Presentation on theme: "COMMUNITY ENGAGEMENT HUB Lake Babine Nation Crystal Harwood."— Presentation transcript:
COMMUNITY ENGAGEMENT HUB Lake Babine Nation Crystal Harwood
A Brief History of Community Engagement Hubs Community Engagement Hubs (CEH) provides a vehicle through which First Nations communities can partner with the FNHC, Health Authorities and the Federal Government to participate in the TFNHP. CEH’s are collaborations between First Nations communities working through one agreed upon organization that the members choose. The purpose of CEH’s is to develop planning, collaboration, and communication opportunities for member communities. The focus should be on the relationships and communication processes – NOT the ‘structure’.
Working Together The formation of CEH’s encourages natural collaborations based on tribal and geographical factors, and provides resources to engage extra capacity to facilitate the coordination work between communities.
The Benefits of Community Engagement Hubs Providing a mechanism for communities to work together – Once members share their respective health plan aspirations with other communities, they may find needs that each has which could be solved through a joint solution.
Improving the linkage with the Health Authorities Health Authorities have a responsibility to provide their services to First Nations on and off reserve but often they find it difficult to engage with First Nations and to develop solutions for service delivery that will work for communities. The hubs provide a forum for health authority personnel to meet with a group of linked communities, to look at ways of better serving those communities.
Sharing Knowledge and Expertise Within the hub membership, there will be a wide range of skills and experience among the member’s workforces, from management through to health service expertise. Some member communities may be advanced in their Community Health and Wellness Planning while others may be finding it difficult – so there is opportunity to learn from one another and to help each other.
Sharing Innovations Many hub members have developed new ways of doing things that they have trialed and tested in their various communities. Some communities have implemented best practices and formed relationships with other stakeholders to successfully implement their service innovations - such as the BC Cancer Agency or the BC Diabetes Association. Some communities have developed new resources and informational material for the families, schools and Band Councils in their communities. Hubs provide a mechanism for communities to share these innovations.
Providing Peer Support Many communities are isolated and as a result the health center workforce is often isolated. Health professionals, Managers and health workers often do not have opportunity to speak with their peers from other health centers to share issues, challenges and innovations – and to give and receive support to each other.
Improving access to services Collaboration and joint planning create efficiencies, and will provide better health services for BC First Nations people. For example, where it may not be feasible to have a mental health expert in every community, the hub concept would allow for planning to have one expert available to serve the member communities of the hub.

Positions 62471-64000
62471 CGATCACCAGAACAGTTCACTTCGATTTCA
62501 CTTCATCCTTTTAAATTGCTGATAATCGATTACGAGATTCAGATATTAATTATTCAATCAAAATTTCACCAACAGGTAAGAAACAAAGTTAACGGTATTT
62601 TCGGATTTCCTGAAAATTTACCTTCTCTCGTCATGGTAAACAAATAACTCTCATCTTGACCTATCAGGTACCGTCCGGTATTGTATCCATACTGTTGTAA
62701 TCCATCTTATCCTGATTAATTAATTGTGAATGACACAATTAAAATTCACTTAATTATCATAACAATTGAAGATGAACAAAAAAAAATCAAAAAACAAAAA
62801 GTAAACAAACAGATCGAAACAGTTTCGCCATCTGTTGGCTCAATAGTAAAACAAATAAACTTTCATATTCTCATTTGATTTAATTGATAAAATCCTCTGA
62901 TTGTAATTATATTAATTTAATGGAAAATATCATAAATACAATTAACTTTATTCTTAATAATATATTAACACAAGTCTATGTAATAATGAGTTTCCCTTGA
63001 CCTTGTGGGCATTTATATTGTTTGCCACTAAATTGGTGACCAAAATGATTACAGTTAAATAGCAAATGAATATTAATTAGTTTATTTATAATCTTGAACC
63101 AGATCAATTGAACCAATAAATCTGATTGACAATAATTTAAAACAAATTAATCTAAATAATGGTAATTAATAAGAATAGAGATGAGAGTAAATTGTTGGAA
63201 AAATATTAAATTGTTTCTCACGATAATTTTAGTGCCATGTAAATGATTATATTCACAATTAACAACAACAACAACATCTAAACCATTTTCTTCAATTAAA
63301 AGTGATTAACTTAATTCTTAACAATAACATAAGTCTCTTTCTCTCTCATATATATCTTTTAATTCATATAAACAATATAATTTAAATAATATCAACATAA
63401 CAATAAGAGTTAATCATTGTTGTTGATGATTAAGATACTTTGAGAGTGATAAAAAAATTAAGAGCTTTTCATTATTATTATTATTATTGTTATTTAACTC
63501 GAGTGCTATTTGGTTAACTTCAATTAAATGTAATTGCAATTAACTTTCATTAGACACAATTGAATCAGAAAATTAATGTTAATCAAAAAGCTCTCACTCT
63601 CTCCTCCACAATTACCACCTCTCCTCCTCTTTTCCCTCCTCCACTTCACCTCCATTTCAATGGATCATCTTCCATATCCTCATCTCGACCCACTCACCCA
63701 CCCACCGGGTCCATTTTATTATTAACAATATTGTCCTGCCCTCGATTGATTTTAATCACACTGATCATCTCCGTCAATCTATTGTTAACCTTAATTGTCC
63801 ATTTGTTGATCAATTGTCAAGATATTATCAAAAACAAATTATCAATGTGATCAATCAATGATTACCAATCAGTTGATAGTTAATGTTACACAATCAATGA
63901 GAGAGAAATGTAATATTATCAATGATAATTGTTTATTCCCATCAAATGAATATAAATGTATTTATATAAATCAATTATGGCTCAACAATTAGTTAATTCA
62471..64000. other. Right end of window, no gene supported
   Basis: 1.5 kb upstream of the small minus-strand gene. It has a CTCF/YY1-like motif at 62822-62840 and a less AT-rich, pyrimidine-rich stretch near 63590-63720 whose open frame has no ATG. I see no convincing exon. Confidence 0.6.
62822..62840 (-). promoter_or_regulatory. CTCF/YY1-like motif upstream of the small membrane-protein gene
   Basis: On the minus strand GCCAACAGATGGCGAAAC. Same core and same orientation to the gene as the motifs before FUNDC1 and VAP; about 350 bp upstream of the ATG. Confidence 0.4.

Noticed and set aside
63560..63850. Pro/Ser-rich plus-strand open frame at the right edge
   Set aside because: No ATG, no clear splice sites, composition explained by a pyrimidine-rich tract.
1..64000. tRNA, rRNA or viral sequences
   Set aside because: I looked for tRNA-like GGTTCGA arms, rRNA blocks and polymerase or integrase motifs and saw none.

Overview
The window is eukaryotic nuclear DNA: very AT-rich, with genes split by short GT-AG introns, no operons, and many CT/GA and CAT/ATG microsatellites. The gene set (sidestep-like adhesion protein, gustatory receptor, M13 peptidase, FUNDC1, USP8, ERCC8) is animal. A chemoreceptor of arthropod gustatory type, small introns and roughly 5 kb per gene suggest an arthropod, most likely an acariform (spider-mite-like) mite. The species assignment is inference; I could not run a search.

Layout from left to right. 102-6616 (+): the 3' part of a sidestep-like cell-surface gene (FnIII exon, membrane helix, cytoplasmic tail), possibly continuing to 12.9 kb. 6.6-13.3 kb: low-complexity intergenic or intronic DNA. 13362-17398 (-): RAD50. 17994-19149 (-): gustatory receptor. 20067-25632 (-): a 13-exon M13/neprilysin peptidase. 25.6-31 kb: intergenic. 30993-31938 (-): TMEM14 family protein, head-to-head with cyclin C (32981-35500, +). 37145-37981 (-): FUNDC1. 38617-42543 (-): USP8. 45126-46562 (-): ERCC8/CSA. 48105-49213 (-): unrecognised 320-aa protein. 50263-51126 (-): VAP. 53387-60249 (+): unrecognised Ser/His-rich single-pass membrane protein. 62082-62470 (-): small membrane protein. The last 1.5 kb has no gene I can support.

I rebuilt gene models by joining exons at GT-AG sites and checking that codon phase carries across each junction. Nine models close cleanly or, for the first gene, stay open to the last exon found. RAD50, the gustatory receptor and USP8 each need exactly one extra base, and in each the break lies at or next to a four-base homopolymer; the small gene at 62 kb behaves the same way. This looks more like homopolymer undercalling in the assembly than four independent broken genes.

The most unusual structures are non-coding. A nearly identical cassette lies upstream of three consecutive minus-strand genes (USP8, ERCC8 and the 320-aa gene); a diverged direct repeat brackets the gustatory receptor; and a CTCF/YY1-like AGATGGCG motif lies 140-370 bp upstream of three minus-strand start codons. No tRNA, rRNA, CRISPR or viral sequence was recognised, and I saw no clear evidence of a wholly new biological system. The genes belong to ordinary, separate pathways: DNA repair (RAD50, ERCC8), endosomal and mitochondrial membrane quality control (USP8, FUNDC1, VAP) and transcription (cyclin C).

Improving communications Hubs also act as a communications vehicle, allowing the First Nations Health Council to effectively communicate in an accurate and timely manner with all 203 BC First Nations.
The Medium – Long Term Intention for Community Engagement Hubs In the last few of years the new hubs have been developing their relationships and discussing the benefits of working together, including looking for ways that they can use their collective strengths to coordinate services; share resources and knowledge and collaborate together.
Aligning Health Authority Plans with FN Community Wellness Plans Focusing on the Social Determinants of Health- As work continues to strengthen individual Community Wellness Plans which focus more holistically on the needs and aspirations of each community, there will be an opportunity for communities within hubs to share these plans and to look at further ways to collaborate, share resources and advocate for much needed services into their respective communities.
Focusing on the Social Determinants of Health- One key intention of hubs is to strengthen community wellness planning and for communities to support each other to develop plans which not only look at current FNIH and FN-provided services, but also look at the social determinants of health.
Supporting Communities to develop their Health and Wellness Plans- The First Nations Health Society, through methods such as supporting the Health Directors Association; engaging Community Engagement Coordinators; supporting hubs and assisting with health planning
Playing a role in local and regional FN governance in health- The Community Engagement Hubs, working alongside their Regional Caucuses at political levels. Hubs will be gathering information about a range of issues, and when brought together with issues raised by other hubs in the region, a Regional Caucus and/or Tables may find there are many common issues across the region that need to be escalated to higher levels to resolve.